Thanks to a collaboration between two vintage computer museums, the source code for the Apple II DOS, which is widely regarded as the seed that sprouted Apple as know it, has been made available to the public. The Computer History Museum with the help of DigiBarn Computer Museum, recently posted the Apple II disk operating system for non-commercial use. Apple had given the publication the consent to do so as the company still owns the code.

For those of you who didnít already know, the Apple II was a fully-assembled personal computer with a number of advance features such as a built-in BASIC programming language, compatibility for an external monitor and various modes of input. The machine lacked a disk drive, which meant that programs and data had to be stored and retrieved via cassette tape.

To provide some historical insight to the situation: Apple cofounder Steve Wozniak created a floppy disk controller for the Apple II in 1977 but needed a DOS to access and organize the associated programs and data. This task was handled by contract program Paul Laughton, who at the time worked for Shepardson Microsystems. In 1978, Steve Jobs inked a $13,000 deal with Bob Shepardson to provide a file manager, BASIC interface and utilities, with a delivery date pegged for seven weeks later. Laughton said he had to write the DOS on punch card sheets, which were assembled and made into a paper tape able to be read by a plug in card created by Wozniak. The process was repeated throughout debugging and updating. After a few weeks of coding, the Apple II DOS 3.2 was released in June 1978.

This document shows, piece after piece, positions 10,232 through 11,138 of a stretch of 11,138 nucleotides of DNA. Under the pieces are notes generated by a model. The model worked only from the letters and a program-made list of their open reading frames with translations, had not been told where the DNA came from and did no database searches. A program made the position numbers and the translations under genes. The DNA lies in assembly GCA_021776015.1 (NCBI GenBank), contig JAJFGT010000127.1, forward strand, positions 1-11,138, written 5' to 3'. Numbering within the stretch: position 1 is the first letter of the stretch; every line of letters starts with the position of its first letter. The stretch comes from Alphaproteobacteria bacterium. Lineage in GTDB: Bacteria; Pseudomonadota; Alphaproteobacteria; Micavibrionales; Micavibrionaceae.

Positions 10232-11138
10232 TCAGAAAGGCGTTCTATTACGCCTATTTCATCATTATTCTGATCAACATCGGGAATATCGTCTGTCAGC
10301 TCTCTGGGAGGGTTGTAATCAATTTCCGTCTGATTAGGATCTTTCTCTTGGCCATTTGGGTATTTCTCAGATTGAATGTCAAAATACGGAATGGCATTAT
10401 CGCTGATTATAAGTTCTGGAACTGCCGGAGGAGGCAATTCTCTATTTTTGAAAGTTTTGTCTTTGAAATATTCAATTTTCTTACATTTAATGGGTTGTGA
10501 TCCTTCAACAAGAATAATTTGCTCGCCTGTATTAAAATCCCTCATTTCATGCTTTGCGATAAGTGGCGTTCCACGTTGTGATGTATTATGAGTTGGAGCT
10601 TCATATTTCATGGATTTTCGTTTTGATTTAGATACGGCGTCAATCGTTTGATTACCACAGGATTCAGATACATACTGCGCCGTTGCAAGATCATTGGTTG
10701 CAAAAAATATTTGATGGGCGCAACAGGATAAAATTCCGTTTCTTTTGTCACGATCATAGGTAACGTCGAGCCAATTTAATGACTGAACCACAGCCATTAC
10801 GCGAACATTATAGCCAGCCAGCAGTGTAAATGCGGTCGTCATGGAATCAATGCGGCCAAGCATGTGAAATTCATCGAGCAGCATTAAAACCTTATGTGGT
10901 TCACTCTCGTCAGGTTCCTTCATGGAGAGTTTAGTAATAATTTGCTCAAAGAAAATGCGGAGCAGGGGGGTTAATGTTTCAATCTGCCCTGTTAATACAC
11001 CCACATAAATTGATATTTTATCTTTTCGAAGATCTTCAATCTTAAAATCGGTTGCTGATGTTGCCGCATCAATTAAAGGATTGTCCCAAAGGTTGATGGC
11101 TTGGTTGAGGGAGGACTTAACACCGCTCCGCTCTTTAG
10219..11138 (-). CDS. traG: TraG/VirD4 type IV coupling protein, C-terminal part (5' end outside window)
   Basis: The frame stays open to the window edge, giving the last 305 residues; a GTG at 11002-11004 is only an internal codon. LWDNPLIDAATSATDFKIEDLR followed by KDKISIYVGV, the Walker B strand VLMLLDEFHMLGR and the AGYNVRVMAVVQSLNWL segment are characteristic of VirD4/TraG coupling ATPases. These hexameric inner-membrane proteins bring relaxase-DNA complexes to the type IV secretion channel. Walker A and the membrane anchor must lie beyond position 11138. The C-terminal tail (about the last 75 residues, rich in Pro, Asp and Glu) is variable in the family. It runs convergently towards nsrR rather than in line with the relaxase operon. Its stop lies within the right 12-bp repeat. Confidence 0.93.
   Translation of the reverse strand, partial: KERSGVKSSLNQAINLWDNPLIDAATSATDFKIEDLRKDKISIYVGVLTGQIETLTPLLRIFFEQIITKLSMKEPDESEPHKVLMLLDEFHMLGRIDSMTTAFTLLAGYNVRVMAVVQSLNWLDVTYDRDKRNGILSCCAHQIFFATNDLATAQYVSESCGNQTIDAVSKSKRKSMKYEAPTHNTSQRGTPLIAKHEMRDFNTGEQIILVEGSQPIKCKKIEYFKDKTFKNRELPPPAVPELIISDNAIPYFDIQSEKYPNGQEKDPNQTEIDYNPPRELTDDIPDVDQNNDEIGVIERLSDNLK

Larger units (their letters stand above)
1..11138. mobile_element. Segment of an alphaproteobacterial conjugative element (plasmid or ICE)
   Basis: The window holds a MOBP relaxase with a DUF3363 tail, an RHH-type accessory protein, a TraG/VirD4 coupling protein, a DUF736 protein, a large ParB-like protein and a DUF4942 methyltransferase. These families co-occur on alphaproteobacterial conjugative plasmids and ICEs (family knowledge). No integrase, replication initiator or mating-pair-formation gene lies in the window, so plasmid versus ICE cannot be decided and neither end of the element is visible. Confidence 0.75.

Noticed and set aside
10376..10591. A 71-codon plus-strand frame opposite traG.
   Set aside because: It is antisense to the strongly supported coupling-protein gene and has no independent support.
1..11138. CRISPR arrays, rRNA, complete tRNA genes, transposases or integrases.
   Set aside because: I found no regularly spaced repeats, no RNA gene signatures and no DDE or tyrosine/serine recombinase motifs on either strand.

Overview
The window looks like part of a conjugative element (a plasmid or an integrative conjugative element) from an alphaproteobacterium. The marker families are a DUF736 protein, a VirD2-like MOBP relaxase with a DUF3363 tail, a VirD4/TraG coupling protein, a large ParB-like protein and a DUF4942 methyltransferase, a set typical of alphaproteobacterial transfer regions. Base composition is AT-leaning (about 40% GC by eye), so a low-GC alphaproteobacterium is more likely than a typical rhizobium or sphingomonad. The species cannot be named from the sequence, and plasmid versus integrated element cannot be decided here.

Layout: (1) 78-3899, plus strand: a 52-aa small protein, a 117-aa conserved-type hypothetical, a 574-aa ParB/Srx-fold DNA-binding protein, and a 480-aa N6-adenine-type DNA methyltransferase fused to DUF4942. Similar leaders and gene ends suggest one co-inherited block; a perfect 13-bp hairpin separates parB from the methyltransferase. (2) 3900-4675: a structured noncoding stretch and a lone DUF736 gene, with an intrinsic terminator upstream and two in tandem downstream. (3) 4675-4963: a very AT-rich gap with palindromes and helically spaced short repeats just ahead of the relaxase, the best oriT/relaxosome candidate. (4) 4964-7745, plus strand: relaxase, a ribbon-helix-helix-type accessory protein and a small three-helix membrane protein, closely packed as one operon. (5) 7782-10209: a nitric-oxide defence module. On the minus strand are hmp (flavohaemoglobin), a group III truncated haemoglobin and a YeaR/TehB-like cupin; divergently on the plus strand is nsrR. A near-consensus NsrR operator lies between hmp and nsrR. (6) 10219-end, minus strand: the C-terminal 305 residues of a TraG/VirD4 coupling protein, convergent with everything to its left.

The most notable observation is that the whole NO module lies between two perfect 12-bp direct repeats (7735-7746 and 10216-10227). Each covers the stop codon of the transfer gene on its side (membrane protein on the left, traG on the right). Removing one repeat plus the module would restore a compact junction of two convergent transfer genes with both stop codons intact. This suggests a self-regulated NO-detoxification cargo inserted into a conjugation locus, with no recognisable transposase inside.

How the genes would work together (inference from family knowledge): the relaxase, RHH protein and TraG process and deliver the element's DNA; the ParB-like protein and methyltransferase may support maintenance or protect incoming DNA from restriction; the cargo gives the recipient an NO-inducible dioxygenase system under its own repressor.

The source code can be downloaded via The Computer History Museumís website, while documents relating to the software, including schematics and business agreements, can be found on DigiBarnís website.

Source: The Computer History Museum, DigiBarn Computer Museum